Freeport-McMoRan (FCX) released its Q2 2020 financial results. Back in April, the company announced several measures focused on reducing costs and preserving cash. The cost-cutting measures were successful, while the copper prices recovered much quicker than expected. This, along with a smooth Grasberg underground ramp-up, resulted in very good quarterly results. Moreover, if the current metals prices prevail and the coronavirus doesn’t cause any further major disruptions, very good results should be recorded also over the coming quarters.
In Q2, Freeport produced 767 million lb copper, 191,000 toz gold, and 19 million lb molybdenum. The copper production increased by 4.9% and gold production increased by 22.4% quarter over quarter. The molybdenum production remained almost unchanged. The production volumes increased despite the negative impacts of the coronavirus pandemics. This success is attributable to the Grasberg underground ramp-up. While the Indonesian mine operated at a capacity of 37,500 tpd in Q1, it increased to 54,800 tpd in Q2. However, at the end of June, the throughput rate of 70,000 tpd was reached. Grasberg’s production should almost double in 2021 (to 1.4 million toz gold and 1.4 billion lb copper).
Freeport’s production should keep on growing over the coming quarters (barring any other major coronavirus-related production disruptions), as the Grasberg ramp-up will continue and the Lone Star mine with an annual production capacity of 200 million lb copper should start production in H2 2020. It is also expected that the Chino mine should be restarted and the Cerro Verde mine should return to the 350,000 tpd throughput rate in H2 2020 (as of the end of June, it was at 80% of its 2019 throughput rates).
Although the production growth is nice, even more positive is the decline in production costs. While in Q1 2020 the unit net cash costs equaled $1.9/lb copper, in Q2 they declined to $1.47/lb or by 22%. It is the lowest level since Q3 2018. The decline is attributable to Grasberg, where the costs declined from $1.31/lb to $0.56/lb. The North American and South American operations recorded an increase in production costs.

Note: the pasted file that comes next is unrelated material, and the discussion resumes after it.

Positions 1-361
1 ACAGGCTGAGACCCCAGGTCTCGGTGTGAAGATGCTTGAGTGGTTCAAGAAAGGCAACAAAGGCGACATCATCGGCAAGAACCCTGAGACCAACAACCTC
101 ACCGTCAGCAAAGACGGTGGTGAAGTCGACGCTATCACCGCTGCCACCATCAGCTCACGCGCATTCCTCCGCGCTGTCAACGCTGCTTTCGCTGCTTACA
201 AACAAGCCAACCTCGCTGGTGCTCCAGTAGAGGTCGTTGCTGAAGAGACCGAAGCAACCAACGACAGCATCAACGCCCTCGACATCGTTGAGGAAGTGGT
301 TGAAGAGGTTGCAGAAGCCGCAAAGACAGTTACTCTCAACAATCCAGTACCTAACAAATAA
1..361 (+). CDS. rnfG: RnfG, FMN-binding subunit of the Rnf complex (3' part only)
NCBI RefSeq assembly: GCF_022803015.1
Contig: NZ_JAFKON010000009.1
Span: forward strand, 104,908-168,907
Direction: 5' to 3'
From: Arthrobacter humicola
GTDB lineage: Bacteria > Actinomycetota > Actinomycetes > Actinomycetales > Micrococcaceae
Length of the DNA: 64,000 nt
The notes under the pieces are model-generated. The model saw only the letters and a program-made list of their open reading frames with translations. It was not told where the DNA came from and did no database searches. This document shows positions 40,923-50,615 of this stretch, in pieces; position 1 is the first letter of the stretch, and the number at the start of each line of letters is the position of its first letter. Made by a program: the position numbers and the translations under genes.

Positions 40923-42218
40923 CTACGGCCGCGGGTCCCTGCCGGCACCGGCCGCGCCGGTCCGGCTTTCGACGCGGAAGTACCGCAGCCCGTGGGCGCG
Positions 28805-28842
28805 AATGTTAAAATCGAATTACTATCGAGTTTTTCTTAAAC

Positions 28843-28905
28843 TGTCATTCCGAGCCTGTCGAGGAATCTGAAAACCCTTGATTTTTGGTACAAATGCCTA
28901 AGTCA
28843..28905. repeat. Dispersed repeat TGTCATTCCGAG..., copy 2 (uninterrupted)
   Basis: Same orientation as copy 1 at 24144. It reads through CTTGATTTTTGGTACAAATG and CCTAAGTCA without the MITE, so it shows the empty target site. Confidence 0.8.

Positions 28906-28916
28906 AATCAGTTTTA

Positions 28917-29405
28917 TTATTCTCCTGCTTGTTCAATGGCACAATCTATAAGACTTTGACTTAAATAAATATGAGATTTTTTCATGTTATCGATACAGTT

Freeport’s revenues experienced a 9.1% growth, from $2.798 billion in Q1 to $3.054 billion in Q2. The revenues grew due to higher sales volumes, as well as due to higher realized metals prices. The copper price increased from $2.43/lb to $2.55/lb, the gold price increased from $1,606/toz to $1,749/toz. Only the average realized molybdenum price declined from $11.1/lb to $10.53/lb.
The operating cash flow climbed up to $491 million in Q2. It is a major improvement compared to the slightly negative operating cash flow recorded in Q1. Moreover, it is the highest operating cash flow since Q2 2019 ($554 million). At the current metals prices of approximately $2.85/lb copper, $1,800/toz gold, and $7/lb molybdenum, Freeport expects the overall 2020 operating cash flow to reach the $2.6 billion level. It means that in Q3 and Q4, the operating cash flow should be slightly higher than $1 billion on average.
Also, the net income improved in Q2. It climbed to $53 million, the highest value since Q4 2018 ($485 million). The Q2 EPS equals $0.03. If the current metals prices prevail, the Q3 and Q4 earnings should be notably better.
Freeport’s cash position has worsened in Q2. The volume of cash, cash equivalents, and short-term investments declined from $1.715 billion to $1.465 billion. However, there is also $3.5 billion available undrawn under the credit facility, which means that Freeport is well-funded. Although the total debt declined by $160 million in comparison to Q1, the net debt increased to $8.449 billion. However, as indicated by Freeport’s CEO during the earnings call, Freeport wants to use the significantly improved cash flows, expected in H2 2020 and in 2021, to reduce the debt. What is positive about Freeport’s debt, is its very favorable term structure. Only $300 million matures next year and $1.3 billion in 2022. The majority of debt ($5.5 billion) matures only after 2025.